pay it forward with mark nagata's boy karma

first time i saw Mark Nagata's BOY KARMA was an unlabeled image from SDCC'07 [via Pixie] and couldn't for the heck of me find any further info (i was too slow to recognize they were at the MaxToyCo-booth :p), until i saw the web-image on Toy Karma's dedicated website and Mark's blog - and the light around the 4.25"-er vinyl-deity suddenly brightened the aura of mystery which has surround it (or at the very least confounded me LOL)

and of coz i had to have a quick chat with Mark to to be "enlightened" :)

(Boy Karma @ SDCC'07 - image via Pixie)

TOYSREVIL: Who is Boy Karma? what was his genesis?

MARK NAGATA: The image of Boy Karma comes from the image I painted for the Toy Karma toy / art show. I thought a super deformed type of character would be cute. Boy Karma, is the deity who represents the Toy Karma credo of paying it forward in a positive light in all your toy deals and your Holy Grail toy will come to you !

TRE: would Boy Karma be considered your first ever "designer vinyl" figure? (in terms of urban vinyl, as opposed to kaiju) and how do you feel about him?

MN: My first figure was Capt Maxx, a superhero figure ... followed by Alien Xam, and Kaiju Eyezon [editor: peep here] . All of these are original designs of mine. You know i didn't even think this would be more of an Urban vinyl versus a Kaiju type of vinyl .. for me it's an extension of my painting and the other toys I've done. I suppose it's not really a kaiju or monster, but I can see it living in the same universe. I'm going to do a 4 foot tall version of Boy Karma so each hand can hold a Max Toy kaiju in it's hands !

TRE: now a 4-footer Boy Karma WOULD be a sight to behold! too true about "labels", as long as peeps enjoy them for what they are :) - is there a quantity/limit to Boy Karma?

MN: the Normal version is not limited, but there is a version for Toy karma show only that's limited to 15 pieces and comes with a giclee print. each toy and print is hand numbered. I believe they have 2 left from Rotofugi in Chicago, USA. for now this first version is limited to rotofugi after the show is over he will be available for wholesale or from my web site.

TRE: will we be seeing other colorways of Boy Karma (in the near future)? on the same token, will we be seeing more urban vinyls from yourself?

MN: yes of course, and also some hand painted limited runs, that i will hand paint. hmm, I'm not sure if what i do is "urban vinyl" , ha-ha ... well my sense of taste and design leans more towards classic japanese kaiju and superheroes ... but i do have a few more ideas which are more like Boy Karma .. so we'll see !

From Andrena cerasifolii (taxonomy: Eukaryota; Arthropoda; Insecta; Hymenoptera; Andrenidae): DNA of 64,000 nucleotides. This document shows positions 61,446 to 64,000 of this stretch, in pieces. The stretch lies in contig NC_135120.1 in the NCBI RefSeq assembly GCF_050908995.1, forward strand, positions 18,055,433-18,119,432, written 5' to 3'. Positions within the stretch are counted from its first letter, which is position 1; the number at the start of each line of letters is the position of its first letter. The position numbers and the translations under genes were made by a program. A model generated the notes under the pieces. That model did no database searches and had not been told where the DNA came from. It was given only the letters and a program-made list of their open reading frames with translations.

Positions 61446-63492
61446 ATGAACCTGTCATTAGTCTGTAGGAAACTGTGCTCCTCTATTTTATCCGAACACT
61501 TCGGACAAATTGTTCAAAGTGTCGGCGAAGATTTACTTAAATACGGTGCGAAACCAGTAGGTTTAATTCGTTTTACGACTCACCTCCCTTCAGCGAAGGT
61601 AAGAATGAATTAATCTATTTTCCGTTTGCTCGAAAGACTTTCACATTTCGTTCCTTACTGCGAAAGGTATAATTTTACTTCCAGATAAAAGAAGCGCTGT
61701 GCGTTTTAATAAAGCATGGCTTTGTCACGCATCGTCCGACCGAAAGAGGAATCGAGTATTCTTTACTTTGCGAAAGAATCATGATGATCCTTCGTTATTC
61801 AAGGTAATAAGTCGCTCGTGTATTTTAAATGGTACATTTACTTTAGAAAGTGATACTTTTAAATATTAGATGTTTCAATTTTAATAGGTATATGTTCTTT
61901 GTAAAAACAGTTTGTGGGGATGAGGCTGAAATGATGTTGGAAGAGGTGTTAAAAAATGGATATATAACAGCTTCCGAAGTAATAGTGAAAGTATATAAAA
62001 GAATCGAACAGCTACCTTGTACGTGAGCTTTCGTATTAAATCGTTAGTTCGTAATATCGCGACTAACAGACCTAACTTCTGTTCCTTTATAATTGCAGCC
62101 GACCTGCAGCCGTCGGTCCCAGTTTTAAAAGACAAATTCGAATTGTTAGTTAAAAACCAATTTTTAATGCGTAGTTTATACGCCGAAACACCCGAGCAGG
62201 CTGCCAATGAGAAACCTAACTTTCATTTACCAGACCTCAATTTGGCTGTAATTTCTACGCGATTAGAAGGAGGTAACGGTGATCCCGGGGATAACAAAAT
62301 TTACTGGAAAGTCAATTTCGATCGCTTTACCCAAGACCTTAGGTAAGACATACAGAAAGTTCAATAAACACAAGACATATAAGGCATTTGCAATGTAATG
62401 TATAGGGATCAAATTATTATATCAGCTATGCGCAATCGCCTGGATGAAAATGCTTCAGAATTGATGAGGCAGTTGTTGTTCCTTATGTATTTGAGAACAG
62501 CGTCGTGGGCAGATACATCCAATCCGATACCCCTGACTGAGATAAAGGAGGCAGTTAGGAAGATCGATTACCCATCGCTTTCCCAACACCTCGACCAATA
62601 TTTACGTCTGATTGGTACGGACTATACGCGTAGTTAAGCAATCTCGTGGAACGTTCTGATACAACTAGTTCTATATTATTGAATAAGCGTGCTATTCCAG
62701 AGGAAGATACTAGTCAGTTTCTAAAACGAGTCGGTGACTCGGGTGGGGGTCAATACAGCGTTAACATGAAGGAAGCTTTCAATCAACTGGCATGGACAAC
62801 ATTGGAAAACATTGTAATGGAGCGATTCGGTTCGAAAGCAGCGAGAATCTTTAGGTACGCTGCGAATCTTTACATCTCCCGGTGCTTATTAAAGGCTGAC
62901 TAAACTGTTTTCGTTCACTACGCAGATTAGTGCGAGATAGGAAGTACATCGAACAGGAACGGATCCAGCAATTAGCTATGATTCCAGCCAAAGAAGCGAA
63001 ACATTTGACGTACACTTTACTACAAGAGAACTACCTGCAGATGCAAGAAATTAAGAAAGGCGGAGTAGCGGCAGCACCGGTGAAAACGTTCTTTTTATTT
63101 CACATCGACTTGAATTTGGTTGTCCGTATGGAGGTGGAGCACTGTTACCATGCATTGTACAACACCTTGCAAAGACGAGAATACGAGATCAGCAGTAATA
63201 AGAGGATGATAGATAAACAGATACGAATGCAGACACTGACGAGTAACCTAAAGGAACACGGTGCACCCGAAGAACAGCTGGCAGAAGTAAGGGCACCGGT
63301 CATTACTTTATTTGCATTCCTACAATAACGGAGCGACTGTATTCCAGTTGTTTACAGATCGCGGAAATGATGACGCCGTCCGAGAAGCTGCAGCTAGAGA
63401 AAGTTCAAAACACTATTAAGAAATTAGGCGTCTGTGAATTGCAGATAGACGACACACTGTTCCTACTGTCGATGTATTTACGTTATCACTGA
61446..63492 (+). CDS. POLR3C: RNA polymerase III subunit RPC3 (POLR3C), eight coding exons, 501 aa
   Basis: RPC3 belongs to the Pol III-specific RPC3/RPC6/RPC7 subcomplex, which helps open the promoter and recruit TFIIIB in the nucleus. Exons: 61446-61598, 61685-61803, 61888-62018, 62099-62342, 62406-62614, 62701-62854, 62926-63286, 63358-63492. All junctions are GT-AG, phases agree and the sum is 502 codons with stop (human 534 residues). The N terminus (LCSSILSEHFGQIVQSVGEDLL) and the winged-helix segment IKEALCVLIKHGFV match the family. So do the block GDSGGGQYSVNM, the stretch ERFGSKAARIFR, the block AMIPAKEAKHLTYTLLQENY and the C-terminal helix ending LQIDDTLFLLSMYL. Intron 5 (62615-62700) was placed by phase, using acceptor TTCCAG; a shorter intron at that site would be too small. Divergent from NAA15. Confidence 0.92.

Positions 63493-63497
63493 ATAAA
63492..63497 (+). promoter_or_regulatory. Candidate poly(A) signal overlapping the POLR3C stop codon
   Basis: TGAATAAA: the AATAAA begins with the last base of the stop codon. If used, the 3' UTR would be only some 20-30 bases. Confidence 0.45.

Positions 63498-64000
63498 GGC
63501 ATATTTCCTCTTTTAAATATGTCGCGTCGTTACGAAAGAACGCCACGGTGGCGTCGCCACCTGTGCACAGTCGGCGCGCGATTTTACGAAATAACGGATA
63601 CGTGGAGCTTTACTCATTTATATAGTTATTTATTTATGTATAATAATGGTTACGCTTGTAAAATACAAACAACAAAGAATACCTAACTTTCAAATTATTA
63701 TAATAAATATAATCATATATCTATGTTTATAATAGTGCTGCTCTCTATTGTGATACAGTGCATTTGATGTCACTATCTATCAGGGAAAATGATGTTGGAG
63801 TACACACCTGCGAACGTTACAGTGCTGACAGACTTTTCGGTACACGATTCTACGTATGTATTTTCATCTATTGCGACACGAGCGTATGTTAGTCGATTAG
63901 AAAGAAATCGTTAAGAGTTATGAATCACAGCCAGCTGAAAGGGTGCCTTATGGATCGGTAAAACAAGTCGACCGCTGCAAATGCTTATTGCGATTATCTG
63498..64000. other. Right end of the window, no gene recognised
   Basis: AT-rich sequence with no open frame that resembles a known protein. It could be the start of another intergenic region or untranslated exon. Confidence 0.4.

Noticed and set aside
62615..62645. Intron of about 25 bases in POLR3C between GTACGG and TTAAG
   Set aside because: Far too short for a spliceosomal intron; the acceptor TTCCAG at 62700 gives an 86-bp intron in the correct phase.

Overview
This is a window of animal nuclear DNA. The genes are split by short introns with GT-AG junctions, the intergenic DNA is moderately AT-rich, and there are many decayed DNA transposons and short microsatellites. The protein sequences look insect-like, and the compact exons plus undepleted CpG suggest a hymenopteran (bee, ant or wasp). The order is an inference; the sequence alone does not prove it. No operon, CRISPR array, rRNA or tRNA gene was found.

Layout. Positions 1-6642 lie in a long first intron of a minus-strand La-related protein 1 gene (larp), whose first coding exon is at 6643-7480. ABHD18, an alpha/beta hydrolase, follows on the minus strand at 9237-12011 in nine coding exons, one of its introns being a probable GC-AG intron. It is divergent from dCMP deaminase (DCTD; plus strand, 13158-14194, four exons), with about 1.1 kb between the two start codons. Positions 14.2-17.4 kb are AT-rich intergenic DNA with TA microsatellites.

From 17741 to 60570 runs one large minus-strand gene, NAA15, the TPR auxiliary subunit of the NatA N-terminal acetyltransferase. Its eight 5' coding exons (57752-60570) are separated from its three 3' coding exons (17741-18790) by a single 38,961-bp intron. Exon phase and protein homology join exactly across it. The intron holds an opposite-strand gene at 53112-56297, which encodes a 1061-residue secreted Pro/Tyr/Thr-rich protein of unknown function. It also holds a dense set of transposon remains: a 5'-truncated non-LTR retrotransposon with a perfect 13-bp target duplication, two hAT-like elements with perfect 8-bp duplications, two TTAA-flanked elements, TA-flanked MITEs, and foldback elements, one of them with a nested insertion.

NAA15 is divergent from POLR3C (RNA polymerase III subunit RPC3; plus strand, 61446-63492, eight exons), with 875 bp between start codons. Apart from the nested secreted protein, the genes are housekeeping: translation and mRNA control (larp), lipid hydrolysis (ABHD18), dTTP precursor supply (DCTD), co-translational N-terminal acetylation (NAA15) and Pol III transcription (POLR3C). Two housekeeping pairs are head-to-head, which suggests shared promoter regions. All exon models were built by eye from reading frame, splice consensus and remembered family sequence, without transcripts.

TOYSREVIL: cheers for the time and trouble, mark! in closing, please do share with us, Who is Mark Nagata?


Ask anyone who knows Mark to describe him and the two things that will come up are toys and art.

After attending the Academy of Art College in San Francisco during the late 80's and picking up a New York artist's rep, Mark embarked on a 10-year plus journey as a freelance commercial illustrator. Over the years he's worked with a diverse client list which has included Scholastic Books, Bantam Books, Harper Collins, Becketts Publications, Schlage Locks, AMD, Genentech, IBM, Square Soft, Activision, DC Comics,

Sony, Galoob Toys, Lucasfilms, Hasbro Toys and numerous Advertising and Design firms nationally and internationally. The highlight of this time included over 40 cover paintings for RL Stine's Goosbumps book series, Give Yourself Goosbumps.

Churning out hundreds of assignments over the years, coupled with deadlines from hell took a toll, both mentally and physically. "I had to reassess what was important in my life and refocus my abilities towards a new goal. " said Nagata.

"I'd been collecting Japanese toys all along, and suddenly realized it would be cool to have a magazine of some type devoted to them." So it's no surprise that Mark ended up creating and co-publishing Super7 Magazine. After successfully building the Super7 brand for nearly 4 years , it was time to move on. "I wasn't able to paint as much as I wanted, and I realized that the part of Super7 I enjoyed the most was creating toys and artwork" reflects Nagata.

Thus was born Mark's new venture called Max Toy Company, named after his son Max. With a nod to the Golden Age of Japanese toys, Max Toy Co. will continue the tradition of offering classic Japanese character toys by all the best toy companies.

"Max Toy Co. will allow me to produce original artwork, sculpt new toys, and work directly with a lot of my talented artist friends." Nagata says. Max Toy Co is a synthesis of toys and art ... both life long passions.


added: George managed to get the first print of Boy Karma! peep images here :)
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